Two favorites coming into the night, Dylan Cecce and Teddy Morseman, seemed to find trouble throughout the night and not necessarily of their own doing. Cecce had to come from the back twice after getting caught up in spins, and Morseman fought what was reported as a broken shock and a flat tire which required multiple pit stops to repair.
One driver who had a great showing Saturday night was Dan Gardner. Gardner raced in the top five and even battled as high as third before the halfway break. But overheating issues ended his night just after the lap 50 break.
None of the top five drivers took tires during the ten minute red flag pit stop, leaving the running order essentially unchanged. Whritenour actually noted after the race that the tires wore more than he anticipated in the first fifty laps, even with all of the caution flags and lack of long, green flag runs. But he wasn’t giving up the track position!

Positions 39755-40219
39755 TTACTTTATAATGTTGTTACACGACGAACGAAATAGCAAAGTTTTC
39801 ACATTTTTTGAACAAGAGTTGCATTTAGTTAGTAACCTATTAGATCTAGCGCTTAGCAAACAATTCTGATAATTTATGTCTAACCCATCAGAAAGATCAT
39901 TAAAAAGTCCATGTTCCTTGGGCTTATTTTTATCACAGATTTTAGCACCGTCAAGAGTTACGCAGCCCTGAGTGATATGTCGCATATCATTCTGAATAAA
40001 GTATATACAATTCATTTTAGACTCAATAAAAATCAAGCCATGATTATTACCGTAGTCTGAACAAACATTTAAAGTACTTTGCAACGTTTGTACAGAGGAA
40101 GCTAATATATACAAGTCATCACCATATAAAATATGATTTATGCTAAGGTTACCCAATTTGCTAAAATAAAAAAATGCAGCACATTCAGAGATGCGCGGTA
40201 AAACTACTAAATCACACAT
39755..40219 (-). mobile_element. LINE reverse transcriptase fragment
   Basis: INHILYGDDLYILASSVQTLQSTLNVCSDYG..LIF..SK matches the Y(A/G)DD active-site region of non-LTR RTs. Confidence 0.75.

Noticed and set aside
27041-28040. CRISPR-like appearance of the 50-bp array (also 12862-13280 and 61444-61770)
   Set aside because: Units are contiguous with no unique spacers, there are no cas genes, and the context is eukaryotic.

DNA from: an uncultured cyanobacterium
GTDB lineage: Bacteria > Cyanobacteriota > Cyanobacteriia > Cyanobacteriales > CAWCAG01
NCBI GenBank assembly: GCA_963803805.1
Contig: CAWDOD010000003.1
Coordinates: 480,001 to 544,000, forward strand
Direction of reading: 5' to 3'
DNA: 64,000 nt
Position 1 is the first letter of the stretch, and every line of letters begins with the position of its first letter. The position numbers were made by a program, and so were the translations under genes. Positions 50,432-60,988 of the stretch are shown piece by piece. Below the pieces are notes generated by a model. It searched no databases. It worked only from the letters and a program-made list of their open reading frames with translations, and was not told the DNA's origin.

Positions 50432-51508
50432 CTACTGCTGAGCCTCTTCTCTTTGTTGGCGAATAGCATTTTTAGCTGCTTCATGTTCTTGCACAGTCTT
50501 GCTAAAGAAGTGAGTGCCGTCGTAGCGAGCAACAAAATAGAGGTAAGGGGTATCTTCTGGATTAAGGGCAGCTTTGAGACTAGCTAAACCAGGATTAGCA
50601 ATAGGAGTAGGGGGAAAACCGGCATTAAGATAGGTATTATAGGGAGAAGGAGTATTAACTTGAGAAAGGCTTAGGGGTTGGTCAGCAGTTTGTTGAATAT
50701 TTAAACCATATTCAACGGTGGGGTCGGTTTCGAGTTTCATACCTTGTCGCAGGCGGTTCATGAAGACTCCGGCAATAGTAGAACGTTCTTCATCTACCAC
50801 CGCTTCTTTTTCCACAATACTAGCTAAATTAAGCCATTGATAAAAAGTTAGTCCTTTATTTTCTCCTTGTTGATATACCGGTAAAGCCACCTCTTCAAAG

Once the green flag was displayed after halfway, Stebbins continued to control the event with Whritenour right on his tail a car length behind. Earl Zimmer did exactly what he has historically done in these 100-lap affairs- run within the top five late in the event and be in striking distance. Balmer raced within the top five as well, as Marlatt and Cecce were slicing and dicing their way into the top five.
But the battle was up front. Whritenour spent the last twenty laps after a restart setting up Stebbins, who had clearly developed a push in turns one and two. This opened the door for Whritenour, who took the lead on lap 93 just as a yellow flag was displayed.